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CELTIC-L  June 2000

CELTIC-L June 2000

Subject:

FW: [CELTIC-L] Tuatha de Danann

From:

Lars De Richter <[log in to unmask]>

Reply-To:

Lars De Richter <[log in to unmask]>

Date:

Tue, 20 Jun 2000 19:00:03 +0200

Content-Type:

text/plain

Parts/Attachments:

Parts/Attachments

text/plain (134 lines)

Francine,

Now tell me finally what these misconceptions of mine are! And go check the
f****** URL, the first paragraph you will see is the one I was talking
about.
But since you insist (or maybe you are just lazy) I'll copy and paste it
here:

"The narratives assembled under the title 'Book of Invasions {or
Occupations}' are the literary embodiment of Ireland's own impressions
regarding the history of her population. For the early Irish they served
somewhat the same functions as the accounts of the wanderings of Aeneas did
for the Romans. To say, as some have done, that the 'The Book of Invasions'
is a collection of Irish mythology is to give an entirely wrong impression
of its contents. Some of the characters, it is true, may be rationalized
gods, but the stories as they now stand belong rather to pseudo-history than
to mythology. For example, Emer, Eber, and Eremon, though represented in the
narrative as ancient kings, are in fact merely fictitious personages with
names made up from the ancient name for Ireland, spelled in the earliest
manuscripts as E`riu. Modern students of early Irish history are inclined to
see underlying thse obviously fictitious narratives a substratum of fact,
and to regard the account as reflecting in a general way an historical
record of early population groups."

 And please tell me how I misled people: they can check the websites I gave
for themselves (those websites are specifically about the Tuatha and the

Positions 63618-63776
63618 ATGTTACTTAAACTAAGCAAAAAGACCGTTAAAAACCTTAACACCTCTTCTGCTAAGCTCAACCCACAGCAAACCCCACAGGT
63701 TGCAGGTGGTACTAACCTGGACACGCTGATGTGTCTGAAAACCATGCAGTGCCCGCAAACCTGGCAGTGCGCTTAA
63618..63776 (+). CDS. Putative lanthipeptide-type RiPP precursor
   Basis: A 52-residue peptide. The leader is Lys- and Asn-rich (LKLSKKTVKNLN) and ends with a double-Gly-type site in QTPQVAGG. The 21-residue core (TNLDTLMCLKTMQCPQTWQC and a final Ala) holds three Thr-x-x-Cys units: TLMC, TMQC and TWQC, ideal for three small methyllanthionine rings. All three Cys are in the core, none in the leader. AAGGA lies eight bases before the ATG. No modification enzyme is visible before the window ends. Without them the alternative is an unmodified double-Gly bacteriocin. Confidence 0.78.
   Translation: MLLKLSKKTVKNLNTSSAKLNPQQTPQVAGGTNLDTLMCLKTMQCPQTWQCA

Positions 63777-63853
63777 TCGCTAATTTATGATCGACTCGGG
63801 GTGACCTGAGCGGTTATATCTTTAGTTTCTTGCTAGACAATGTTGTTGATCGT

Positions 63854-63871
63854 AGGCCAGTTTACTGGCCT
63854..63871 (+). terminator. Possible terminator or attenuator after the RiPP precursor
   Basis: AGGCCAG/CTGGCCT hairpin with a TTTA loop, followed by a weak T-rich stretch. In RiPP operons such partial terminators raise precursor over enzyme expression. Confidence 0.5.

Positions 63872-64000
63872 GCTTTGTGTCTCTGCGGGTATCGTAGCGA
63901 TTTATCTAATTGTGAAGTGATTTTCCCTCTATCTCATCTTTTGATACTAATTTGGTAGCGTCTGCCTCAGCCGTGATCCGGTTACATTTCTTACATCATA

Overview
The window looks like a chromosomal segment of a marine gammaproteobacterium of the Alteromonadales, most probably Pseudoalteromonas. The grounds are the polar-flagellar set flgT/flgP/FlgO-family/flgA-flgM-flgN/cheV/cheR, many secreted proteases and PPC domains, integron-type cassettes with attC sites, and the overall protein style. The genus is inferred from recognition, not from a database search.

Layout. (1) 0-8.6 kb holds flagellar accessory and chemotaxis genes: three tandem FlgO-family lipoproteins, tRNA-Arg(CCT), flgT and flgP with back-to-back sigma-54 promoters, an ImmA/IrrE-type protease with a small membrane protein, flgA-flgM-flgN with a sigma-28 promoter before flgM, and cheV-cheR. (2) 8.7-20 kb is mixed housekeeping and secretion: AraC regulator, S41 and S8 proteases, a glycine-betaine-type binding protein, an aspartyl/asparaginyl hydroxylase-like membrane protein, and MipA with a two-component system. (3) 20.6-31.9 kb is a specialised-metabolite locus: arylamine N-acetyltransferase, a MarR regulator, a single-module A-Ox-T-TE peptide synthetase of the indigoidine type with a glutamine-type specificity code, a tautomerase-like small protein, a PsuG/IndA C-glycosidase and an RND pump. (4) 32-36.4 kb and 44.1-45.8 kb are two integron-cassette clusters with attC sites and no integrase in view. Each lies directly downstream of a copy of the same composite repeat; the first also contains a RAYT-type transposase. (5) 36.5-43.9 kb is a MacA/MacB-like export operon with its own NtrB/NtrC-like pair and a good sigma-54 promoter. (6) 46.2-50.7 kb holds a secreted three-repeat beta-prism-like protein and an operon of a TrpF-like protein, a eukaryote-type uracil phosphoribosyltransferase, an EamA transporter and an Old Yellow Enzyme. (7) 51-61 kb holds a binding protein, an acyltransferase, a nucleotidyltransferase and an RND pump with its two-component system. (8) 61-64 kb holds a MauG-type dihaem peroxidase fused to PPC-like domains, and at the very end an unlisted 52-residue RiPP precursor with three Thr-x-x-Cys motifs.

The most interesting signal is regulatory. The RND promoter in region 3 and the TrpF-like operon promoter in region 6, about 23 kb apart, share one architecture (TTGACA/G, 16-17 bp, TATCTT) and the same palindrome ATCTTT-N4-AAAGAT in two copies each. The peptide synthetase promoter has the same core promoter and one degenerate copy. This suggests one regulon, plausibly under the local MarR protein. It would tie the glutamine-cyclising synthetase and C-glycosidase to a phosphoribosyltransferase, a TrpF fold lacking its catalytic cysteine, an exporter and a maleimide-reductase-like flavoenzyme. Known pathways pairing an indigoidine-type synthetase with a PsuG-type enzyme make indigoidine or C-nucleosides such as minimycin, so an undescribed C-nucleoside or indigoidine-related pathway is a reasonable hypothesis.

Leabhar Gaballa, which is more than can be said about the ones you gave (the
Ulster-cycle)). And for John Matthews: read the books of which I already
gave the title.

By the way I already know of quite a few people that they like the quality
of my posts, so your last sentence is just impolite and can't hurt me. BTW
which of my sources (except Blamires) are of bad quality.

As a last note: I am still waiting for your comment on my other message.

-----Oorspronkelijk bericht-----
Van: CELTIC-L - The Celtic Culture List.
[mailto:[log in to unmask]]Namens Francine Nicholson
Verzonden: dinsdag 20 juni 2000 18:18
Aan: [log in to unmask]
Onderwerp: Re: [CELTIC-L] Tuatha de Danann


> From: Lars De Richter [SMTP:[log in to unmask]]
>
> This is an email list and I already write too many too long emails.
>
        No one asked for long--simply accurate. It is possible to be both
accurate and concise.

> Sometimes people need to be concise and (as such) oversimplify things and
> point other people to sources, so they can go look for themselves.
> Oversimplifying can be a virtue at times.
>
        Not when it reinforces misconceptions.

> I don't think someone who enquires about something wants to be confronted
> with all the technicalities at once. And as such they are better of having
> an oversimplified (very short)